Tuesday, September 24, 2013

The Latest Release... From GoodFelons?

So, I've already blogged about a couple records that managed to make it out to the people since GoodFelons closed up shop: Kev E Kev, of course, and then Marco Polo. Well, more good news, folks, another GF LP has been rescued and delivered to the public. This time it's the legendary Sacred Hoop, with the vinyl debut of their first album/ demo: the unfortunately titled Runny Poop.

Sacred Hoop's demo was recorded in 1994 and originally released in 1996 (and maybe a bit earlier), on cassette only, through Hoop's own Miasmatic Recordings. This vinyl re-issue was one of the final releases announced by GoodFelons before it all went down; and now Megakut Records has seen it through to completion.

I have to say, this is one nice package for any Hoop fan. Everything's been remastered and sounds great. It still has a small case of muddiness to it, but that's probably down to how it was recorded in the first place. And this new LP also includes a new, bonus instrumental version of the final song "Jedi-Subterranean" that wasn't included on the original tape. So while the OG tape is certainly still an awesome collectors' item for any fan who's got it, this is definitely the preferable, definitive version of the album to own.

If you've never heard it, it's a really dope album. Granted, it's not their best - Luke Sick's voice and flow sounds a little more derivative of other 90s artists than what its since matured into. But a lot of heads buying a 90's reissue like this is probably looking for that raw, throwback feel; so a lot of people might wind up appreciating this album more now than they would've back in the day. And Vrse Murphy's rich production definitely holds up, lots of layers and change-ups that really shine on vinyl.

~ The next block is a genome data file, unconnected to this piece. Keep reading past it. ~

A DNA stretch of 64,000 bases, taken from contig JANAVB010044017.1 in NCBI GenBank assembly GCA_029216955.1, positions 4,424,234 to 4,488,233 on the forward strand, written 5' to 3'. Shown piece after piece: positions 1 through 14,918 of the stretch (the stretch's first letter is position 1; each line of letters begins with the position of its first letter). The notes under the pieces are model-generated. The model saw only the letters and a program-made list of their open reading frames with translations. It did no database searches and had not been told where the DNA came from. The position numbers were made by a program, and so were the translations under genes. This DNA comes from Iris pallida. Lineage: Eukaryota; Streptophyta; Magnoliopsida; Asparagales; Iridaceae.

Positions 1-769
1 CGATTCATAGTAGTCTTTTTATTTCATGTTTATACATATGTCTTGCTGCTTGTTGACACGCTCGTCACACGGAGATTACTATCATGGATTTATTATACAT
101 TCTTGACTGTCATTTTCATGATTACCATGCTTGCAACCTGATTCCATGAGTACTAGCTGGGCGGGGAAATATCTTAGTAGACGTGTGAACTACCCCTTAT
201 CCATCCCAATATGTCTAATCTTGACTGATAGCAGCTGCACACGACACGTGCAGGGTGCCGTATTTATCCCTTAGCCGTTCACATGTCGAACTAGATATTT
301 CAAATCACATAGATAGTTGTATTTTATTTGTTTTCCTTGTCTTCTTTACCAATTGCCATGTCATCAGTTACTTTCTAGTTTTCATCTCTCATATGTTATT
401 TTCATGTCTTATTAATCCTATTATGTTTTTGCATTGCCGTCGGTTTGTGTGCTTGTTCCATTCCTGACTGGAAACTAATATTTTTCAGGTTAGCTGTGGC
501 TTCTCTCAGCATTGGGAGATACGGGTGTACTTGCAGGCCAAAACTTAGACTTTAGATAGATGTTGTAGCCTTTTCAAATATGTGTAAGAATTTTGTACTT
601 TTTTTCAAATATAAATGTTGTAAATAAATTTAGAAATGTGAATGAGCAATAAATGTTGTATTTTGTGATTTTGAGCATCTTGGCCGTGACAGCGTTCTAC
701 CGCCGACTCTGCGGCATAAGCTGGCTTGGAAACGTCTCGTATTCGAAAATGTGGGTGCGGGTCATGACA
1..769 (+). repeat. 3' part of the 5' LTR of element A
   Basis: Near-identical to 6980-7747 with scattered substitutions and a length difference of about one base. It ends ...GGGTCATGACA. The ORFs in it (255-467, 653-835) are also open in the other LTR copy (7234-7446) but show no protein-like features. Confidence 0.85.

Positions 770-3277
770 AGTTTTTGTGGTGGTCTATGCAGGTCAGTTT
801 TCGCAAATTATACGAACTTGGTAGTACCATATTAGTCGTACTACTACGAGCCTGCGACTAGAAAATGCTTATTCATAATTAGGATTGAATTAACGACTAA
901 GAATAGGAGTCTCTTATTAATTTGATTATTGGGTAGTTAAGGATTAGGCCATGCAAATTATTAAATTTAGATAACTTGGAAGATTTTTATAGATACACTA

One odd choice is that they moved the album's final instrumental track (not counting the new bonus one) to the front of the album, so this starts off with an instrumental. I guess they thought two instrumentals back to back would be a bit of a dry run; but having this album open with a vocal-less track, at least to me, pulls a little from the album's punch. Oh well, it's a minor quibble; I just mention it more because it's a strange choice, since the rest of the album remains in sequence.

Anyway, the "nice package" comment doesn't just apply to the actual content of the album, though of course that's where it counts most. The presentation is absolutely first class. It comes in unique, individually hand-screened picture covers AND a full-color inner sleeve. Inside, you'll also find an envelope with a signed note from the both members of the Hoop and, umm... some other weird, random shit, which I'll let you guys discover for yourselves. ha ha The cover has the Goodfelons logo on it, while the actual record label has Megakut's. It's available direct from the label here, and limited to 120 hand-numbered copies (mine is #120), so don't deliberate too long.

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